4 Part A Question 3 (continued) MARKS SOURCE 3 Case Study: Public Petitions Committee The public petitions system gives members of the public direct access to policy development and the chance to examine new laws. The Public Petitions Committee has nine members: three Labour, three SNP, and one each from the Conservatives, Liberal Democrats and the Green Party. The existence of the Public Petitions Committee means the public can raise issues of concern directly with their Parliament. During , 112 new petitions were lodged; the committee heard oral evidence on 35 new petitions and considered over 200 current petitions. The committee launched a year-long inquiry investigating ways to increase public awareness of, and participation in, the petitions process. It took forward an inquiry into the availability of cancer treatment drugs on the NHS. It hosted a debate in the chamber of the Parliament where community groups, victims, police, medical staff and many others met to discuss knife crime. The Public Petitions Committee played an important part in the successful law banning smoking in public places. The e-petitions system, which allows petitions to be raised online, continued to be influential, with around two-thirds of petitions being lodged in this way. Members of the public have lodged over 1,244 petitions in the past ten years. Using Sources 1, 2 and 3 above, what conclusions can be drawn about committees in the Scottish Parliament? You should reach a conclusion about each of the following: the work done by committees the membership of committees public involvement in committees. Your conclusions must be supported by evidence from the sources. You should link information within and between sources in support of your conclusions. Your answer must be based on all three sources. 8 NOW GO TO SECTION 2 ON PAGE EIGHT Page four

5 Part B Democracy in the United Kingdom In your answers to Questions 4 and 5 you should give recent examples from the United Kingdom. MARKS Question 4 Groups which try to influence the United Kingdom Government Pressure Groups Trades Unions The Media Choose one of the groups above. Describe, in detail, two ways in which the group you have chosen tries to influence the UK Government. 4 Question 5 The First Past the Post system (FPTP), used to elect the United Kingdom Parliament, has both advantages and disadvantages. Explain, in detail, the advantages and disadvantages of the First Past the Post system (FPTP) which is used to elect the United Kingdom Parliament. 8 Page five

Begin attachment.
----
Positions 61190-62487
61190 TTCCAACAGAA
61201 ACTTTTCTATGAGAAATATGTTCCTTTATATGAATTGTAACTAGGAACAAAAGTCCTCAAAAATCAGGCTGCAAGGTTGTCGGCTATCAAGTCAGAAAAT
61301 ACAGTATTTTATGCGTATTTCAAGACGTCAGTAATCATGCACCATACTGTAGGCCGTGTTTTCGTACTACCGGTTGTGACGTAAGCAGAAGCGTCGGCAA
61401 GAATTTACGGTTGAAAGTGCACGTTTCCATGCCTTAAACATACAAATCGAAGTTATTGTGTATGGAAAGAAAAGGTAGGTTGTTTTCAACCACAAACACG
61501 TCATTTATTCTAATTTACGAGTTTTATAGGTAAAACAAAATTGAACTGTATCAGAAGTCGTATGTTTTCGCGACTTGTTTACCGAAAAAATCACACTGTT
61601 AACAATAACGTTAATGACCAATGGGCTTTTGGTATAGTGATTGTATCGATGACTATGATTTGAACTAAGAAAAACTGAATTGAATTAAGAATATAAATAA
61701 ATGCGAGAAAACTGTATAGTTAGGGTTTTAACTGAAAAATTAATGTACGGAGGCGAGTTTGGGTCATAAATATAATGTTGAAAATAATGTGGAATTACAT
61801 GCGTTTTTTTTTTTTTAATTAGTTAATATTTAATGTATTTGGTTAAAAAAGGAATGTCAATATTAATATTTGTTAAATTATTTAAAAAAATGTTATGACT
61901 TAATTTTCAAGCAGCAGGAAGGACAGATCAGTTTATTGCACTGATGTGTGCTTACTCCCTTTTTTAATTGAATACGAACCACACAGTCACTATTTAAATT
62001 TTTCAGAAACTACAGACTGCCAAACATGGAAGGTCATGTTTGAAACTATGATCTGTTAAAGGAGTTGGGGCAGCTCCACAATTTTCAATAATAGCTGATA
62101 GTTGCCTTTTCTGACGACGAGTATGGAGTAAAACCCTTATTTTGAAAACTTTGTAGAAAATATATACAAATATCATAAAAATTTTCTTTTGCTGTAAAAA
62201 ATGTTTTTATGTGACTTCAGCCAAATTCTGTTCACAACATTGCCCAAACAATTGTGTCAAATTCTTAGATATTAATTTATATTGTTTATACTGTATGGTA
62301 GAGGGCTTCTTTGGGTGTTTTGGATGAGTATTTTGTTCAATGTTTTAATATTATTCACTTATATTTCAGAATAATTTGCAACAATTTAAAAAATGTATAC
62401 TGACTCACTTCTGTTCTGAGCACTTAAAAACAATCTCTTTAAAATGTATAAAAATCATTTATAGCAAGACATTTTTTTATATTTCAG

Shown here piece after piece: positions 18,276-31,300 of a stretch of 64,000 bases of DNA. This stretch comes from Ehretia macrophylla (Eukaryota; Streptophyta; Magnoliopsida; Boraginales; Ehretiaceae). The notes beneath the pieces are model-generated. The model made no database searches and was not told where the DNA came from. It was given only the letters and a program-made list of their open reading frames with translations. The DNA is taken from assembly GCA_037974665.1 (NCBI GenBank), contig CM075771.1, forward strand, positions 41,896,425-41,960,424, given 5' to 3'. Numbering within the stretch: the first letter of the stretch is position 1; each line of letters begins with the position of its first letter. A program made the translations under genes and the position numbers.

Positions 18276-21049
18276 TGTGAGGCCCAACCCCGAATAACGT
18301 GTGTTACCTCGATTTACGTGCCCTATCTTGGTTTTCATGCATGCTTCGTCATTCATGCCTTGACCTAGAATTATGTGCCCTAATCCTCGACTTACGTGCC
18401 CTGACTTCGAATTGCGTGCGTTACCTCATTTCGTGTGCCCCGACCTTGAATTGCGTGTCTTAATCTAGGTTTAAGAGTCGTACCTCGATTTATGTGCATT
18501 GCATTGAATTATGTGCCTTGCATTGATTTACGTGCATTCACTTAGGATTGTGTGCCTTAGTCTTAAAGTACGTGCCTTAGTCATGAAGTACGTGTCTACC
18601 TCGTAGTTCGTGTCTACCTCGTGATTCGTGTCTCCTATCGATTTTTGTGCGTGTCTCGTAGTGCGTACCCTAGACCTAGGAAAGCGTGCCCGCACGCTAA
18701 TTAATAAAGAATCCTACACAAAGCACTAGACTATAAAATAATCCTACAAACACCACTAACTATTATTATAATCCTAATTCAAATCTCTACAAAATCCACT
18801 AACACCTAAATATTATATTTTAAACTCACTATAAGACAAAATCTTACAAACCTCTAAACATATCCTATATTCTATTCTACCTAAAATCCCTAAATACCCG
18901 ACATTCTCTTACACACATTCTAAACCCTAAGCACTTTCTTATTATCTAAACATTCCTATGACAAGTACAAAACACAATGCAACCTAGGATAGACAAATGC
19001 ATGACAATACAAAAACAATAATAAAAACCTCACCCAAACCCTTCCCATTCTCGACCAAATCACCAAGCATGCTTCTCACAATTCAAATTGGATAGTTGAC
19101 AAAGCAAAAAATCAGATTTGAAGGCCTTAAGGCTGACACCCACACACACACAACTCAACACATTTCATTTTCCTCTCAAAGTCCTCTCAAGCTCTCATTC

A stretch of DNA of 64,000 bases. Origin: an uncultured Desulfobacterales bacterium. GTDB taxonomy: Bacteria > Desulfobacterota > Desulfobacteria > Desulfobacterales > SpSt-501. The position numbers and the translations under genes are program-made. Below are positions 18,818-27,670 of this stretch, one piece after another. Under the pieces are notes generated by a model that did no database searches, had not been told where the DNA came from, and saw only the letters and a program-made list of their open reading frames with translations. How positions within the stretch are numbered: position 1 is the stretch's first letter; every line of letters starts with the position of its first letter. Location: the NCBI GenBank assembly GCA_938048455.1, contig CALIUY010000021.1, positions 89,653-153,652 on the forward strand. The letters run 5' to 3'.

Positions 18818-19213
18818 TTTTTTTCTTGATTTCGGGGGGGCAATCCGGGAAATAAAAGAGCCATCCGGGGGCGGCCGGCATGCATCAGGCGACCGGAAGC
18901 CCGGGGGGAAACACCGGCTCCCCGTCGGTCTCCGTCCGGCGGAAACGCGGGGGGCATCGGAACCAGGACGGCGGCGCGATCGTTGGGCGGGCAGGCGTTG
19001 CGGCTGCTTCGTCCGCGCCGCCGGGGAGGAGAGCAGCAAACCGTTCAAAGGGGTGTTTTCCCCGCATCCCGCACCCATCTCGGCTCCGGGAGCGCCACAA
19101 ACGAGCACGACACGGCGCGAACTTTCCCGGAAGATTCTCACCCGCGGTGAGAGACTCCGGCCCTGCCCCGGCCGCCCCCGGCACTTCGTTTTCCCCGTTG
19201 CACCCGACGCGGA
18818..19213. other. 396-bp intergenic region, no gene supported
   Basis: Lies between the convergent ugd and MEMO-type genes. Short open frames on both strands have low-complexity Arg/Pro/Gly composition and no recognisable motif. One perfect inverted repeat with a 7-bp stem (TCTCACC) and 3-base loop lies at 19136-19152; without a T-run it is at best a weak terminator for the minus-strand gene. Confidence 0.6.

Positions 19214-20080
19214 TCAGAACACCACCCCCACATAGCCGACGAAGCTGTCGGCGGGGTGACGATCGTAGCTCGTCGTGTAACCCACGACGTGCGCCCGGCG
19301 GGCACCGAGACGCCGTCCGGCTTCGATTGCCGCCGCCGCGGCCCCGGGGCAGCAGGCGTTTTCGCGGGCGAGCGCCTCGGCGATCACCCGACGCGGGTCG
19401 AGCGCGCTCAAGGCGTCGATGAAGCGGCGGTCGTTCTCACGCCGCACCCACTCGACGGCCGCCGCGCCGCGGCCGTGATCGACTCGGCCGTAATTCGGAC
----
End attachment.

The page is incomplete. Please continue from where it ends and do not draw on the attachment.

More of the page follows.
6 Part B (continued) MARKS Question 6 Study Sources 1, 2 and 3 below, then attempt the question which follows. SOURCE 1 Committees in the UK Parliament Some of the most important work of the House of Commons goes on in the many Select Committees. Select Committees examine the work of Government. They keep a close eye on the expenditure, administration and policy of every Government department. Over the years, this checking role of the Select Committees has become well-established and well-publicised. Committees are normally made up of backbench MPs. Their membership reflects the strength of each party in the House of Commons. This means the governing party always has a majority. Select Committees can hold meetings in different parts of the country, members of the public can attend, each has its own website and committee meetings are broadcast on television and the Internet. Committees play a central part in the work of Parliament taking evidence from witnesses including senior Government members, examining proposed new laws and conducting inquiries. MPs from every party take part in the work of the committees with Committee Chairpersons being drawn from different parties. In 2010, for the first time, Committee Chairs were elected by their fellow MPs. Most committee reports are unanimous (ie publicly supported by all committee members), reflecting a more non-party way of working. Different parties often work together and try to reach agreement in the committees. While the reputation of Parliament as a whole has suffered in recent years, the work of the Select Committees is seen as a real check on the power of Government. 12 SOURCE 2 UK Parliament Select Committees by Chairperson s party Number of Committees Children, Schools and Families; Communities and Local Government; Energy and Climate Change; Foreign Affairs; Health; Home Affairs; Scottish Affairs; Transport; Treasury; Welsh Affairs; Work and Pensions Labour Business and Enterprise; Culture, Media and Sport; Defence; Environment, Food and Rural Affairs; Northern Ireland Conservative Innovation, Universities, Science and Skills; International Development; Justice Liberal Democrats Page six